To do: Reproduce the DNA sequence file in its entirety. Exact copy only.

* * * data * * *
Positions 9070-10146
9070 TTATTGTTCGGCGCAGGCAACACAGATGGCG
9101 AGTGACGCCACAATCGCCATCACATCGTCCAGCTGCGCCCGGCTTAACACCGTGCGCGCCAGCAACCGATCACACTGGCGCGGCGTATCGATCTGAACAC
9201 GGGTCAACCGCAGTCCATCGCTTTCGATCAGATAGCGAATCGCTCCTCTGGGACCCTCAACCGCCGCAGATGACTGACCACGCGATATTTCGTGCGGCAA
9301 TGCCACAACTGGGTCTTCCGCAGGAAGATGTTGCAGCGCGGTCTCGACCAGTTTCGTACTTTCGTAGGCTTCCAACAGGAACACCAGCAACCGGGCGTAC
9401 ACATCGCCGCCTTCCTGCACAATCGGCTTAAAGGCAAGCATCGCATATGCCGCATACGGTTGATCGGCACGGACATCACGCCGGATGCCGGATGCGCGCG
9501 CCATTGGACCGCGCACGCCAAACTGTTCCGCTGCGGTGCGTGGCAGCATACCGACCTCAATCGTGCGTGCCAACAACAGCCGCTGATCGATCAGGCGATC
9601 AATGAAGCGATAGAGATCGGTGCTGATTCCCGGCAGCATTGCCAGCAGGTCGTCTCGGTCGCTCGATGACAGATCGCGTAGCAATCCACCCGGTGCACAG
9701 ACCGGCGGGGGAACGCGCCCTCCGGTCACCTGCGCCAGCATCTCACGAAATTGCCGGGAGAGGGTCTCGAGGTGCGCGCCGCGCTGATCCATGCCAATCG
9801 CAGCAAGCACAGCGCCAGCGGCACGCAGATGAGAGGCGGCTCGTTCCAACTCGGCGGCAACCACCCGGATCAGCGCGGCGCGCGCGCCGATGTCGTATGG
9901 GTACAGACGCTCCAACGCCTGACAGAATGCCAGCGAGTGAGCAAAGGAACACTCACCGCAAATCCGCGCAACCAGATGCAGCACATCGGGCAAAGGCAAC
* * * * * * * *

Positions 9070-10146
9070 TTATTGTTCGGCGCAGGCAACACAGATGGCG
9101 AGTGACGCCACAATCGCCATCACATCGTCCAGCTGCGCCCGGCTTAACACCGTGCGCGCCAGCAACCGATCACACTGGCGCGGCGTATCGATCTGAACAC
9201 GGGTCAACCGCAGTCCATCGCTTTCGATCAGATAGCGAATCGCTCCTCTGGGACCCTCAACCGCCGCAGATGACTGACCACGCGATATTTCGTGCGGCAA
9301 TGCCACAACTGGGTCTTCCGCAGGAAGATGTTGCAGCGCGGTCTCGACCAGTTTCGTACTTTCGTAGGCTTCCAACAGGAACACCAGCAACCGGGCGTAC
9401 ACATCGCCGCCTTCCTGCACAATCGGCTTAAAGGCAAGCATCGCATATGCCGCATACGGTTGATCGGCACGGACATCACGCCGGATGCCGGATGCGCGCG
9501 CCATTGGACCGCGCACGCCAAACTGTTCCGCTGCGGTGCGTGGCAGCATACCGACCTCAATCGTGCGTGCCAACAACAGCCGCTGATCGATCAGGCGATC
9601 AATGAAGCGATAGAGATCGGTGCTGATTCCCGGCAGCATTGCCAGCAGGTCGTCTCGGTCGCTCGATGACAGATCGCGTAGCAATCCACCCGGTGCACAG
9701 ACCGGCGGGGGAACGCGCCCTCCGGTCACCTGCGCCAGCATCTCACGAAATTGCCGGGAGAGGGTCTCGAGGTGCGCGCCGCGCTGATCCATGCCAATCG
9801 CAGCAAGCACAGCGCCAGCGGCACGCAGATGAGAGGCGGCTCGTTCCAACTCGGCGGCAACCACCCGGATCAGCGCGGCGCGCGCGCCGATGTCGTATGG
9901 GTACAGACGCTCCAACGCCTGACAGAATGCCAGCGAGTGAGCAAAGGAACACTCACCGCAAATCCGCGCAACCAGATGCAGCACATCGGGCAAAGGCAAC